Forcing spring-blooming tulips (Tulipa spp.) Lights inside can provide you flowers in midwinter. January care depends on whether the lights are thriving or if they are still in their inactive state. Tulips rise in U.S. Department of Agriculture plant hardiness zones 3 through 9, based on the number, but hardiness is only a concern if you intend to transfer the bulbs outdoors after forcing.
Getting Ready in Fall
Planting tulip bulbs in pots and placing them in cold storage for 12 to 16 weeks in autumn ensures they are all set to blossom or already flowering in January. Pot in 5- to 6-inch diameter pots employing any well-draining permeable medium. Use pots with drainage holes. Generally, four or five tulip lights add a pot this size. Plant the tulip bulbs using the flat side facing the sides of the grass, setting the lights so they re virtually touching and also the wax hints are protruding from the soil. After potting, moisten the soil and set the entire pot in a plastic bag. Store the grass in a place that is at 40 degrees Fahrenheit or lower, like the fridge or outside if it will be that cold for 2 weeks. The cold treatment shoves the lights out of dormancy so they flower earlier in sunlight.
After cold treatment, tulips need a warming period to start sending up shoots. You may remove the pots out of cold storage at any given time after 12 weeks has passed. Keep the pots somewhere around 50 to 60 F that gets indirect sunlight. After the initial shoots begin turning green, which can take about a week, transfer them to someplace that is around 60 to 70 F where the tulips receive bright, all-day sun. Water the tulips once the soil’s surface feels dry, but drain the excess water from the drip tray beneath the grass afterward. It can take up to four weeks to get the very first flowers to blossom, so removing the pots out of storage in December will provide you January flowers.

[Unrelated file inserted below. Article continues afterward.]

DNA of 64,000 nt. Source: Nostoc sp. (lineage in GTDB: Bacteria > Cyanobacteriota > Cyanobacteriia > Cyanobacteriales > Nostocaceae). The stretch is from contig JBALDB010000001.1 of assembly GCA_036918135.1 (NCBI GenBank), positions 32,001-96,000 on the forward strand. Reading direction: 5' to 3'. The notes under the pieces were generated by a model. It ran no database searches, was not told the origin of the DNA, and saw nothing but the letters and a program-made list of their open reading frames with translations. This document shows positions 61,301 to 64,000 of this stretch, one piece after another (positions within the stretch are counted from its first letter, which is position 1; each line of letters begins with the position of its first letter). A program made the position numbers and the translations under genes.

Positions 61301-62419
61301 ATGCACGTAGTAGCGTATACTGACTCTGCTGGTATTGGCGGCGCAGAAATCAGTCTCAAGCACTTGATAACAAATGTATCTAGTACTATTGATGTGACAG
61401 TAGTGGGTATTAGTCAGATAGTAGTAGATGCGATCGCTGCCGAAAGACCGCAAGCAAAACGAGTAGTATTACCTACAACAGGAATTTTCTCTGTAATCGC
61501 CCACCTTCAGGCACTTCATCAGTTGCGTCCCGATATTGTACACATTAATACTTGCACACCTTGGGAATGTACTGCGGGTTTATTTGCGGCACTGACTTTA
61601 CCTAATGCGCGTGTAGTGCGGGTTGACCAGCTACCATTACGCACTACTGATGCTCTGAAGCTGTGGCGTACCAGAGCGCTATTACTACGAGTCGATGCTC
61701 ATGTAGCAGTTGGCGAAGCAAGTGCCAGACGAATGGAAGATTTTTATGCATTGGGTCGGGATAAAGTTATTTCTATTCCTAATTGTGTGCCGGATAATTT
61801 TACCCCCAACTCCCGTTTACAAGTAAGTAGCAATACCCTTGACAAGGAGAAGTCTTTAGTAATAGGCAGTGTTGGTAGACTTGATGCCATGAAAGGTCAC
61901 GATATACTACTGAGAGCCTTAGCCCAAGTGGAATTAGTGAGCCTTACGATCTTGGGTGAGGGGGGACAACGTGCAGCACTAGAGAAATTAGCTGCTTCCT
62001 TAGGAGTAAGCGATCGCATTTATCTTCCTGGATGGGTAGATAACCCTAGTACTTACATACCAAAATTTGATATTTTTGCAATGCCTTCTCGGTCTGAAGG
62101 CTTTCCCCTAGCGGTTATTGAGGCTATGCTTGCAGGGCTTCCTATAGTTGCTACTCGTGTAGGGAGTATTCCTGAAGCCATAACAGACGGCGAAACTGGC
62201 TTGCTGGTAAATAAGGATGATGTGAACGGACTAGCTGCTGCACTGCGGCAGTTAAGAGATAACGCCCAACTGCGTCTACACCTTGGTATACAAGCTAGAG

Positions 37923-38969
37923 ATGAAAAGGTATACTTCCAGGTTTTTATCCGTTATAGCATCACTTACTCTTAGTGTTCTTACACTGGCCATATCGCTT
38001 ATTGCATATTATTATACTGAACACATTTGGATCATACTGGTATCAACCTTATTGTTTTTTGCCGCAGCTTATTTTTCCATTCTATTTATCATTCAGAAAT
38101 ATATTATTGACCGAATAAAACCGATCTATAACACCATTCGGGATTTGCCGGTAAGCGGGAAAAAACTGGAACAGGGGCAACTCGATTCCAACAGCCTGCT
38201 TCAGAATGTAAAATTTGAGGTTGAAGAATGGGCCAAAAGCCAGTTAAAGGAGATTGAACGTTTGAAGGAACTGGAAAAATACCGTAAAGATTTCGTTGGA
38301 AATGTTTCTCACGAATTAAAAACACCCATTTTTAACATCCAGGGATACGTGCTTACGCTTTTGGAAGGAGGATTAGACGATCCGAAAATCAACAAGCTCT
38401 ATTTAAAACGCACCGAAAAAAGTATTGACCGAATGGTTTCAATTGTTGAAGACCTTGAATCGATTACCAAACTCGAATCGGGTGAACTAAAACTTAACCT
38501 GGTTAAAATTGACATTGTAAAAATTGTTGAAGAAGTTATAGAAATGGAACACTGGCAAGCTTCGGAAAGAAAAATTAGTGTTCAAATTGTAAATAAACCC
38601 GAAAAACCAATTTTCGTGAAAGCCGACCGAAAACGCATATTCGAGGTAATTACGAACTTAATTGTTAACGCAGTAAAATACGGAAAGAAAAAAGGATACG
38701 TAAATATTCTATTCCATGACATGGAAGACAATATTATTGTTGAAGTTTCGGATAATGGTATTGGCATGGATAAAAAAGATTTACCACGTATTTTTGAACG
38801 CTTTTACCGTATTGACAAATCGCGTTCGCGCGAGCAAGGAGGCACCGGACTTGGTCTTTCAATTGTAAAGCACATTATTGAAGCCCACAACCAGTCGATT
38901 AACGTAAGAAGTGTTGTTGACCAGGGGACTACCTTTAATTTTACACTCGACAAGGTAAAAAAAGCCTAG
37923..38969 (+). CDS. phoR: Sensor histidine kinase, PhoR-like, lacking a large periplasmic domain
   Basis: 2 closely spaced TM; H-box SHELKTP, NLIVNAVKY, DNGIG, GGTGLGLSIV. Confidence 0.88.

Tulips need little care when they are in blossom. Turning the pots a quarter-turn each day promotes the stems to grow straight because each of the surfaces of the plants receive even lighting. Flowering tulips still need water once the top 1 inch of soil feels dry, but avoid overhead watering that wets the leaves and blossoms, because this can cause the petals to drop early. After a flower wilts, cut it off so it does not detract from the rest of the blooms.
Once a tulip has been forced, you can not force it a second time and it’s not likely to flower again in a warm climate. It’s ideal to discard bulbs that have been forced and begin again with fresh bulbs the next calendar year. If you want tulips in your garden, refrigerate bulbs for three months, starting in August, then plant them out and treat them as winter annuals.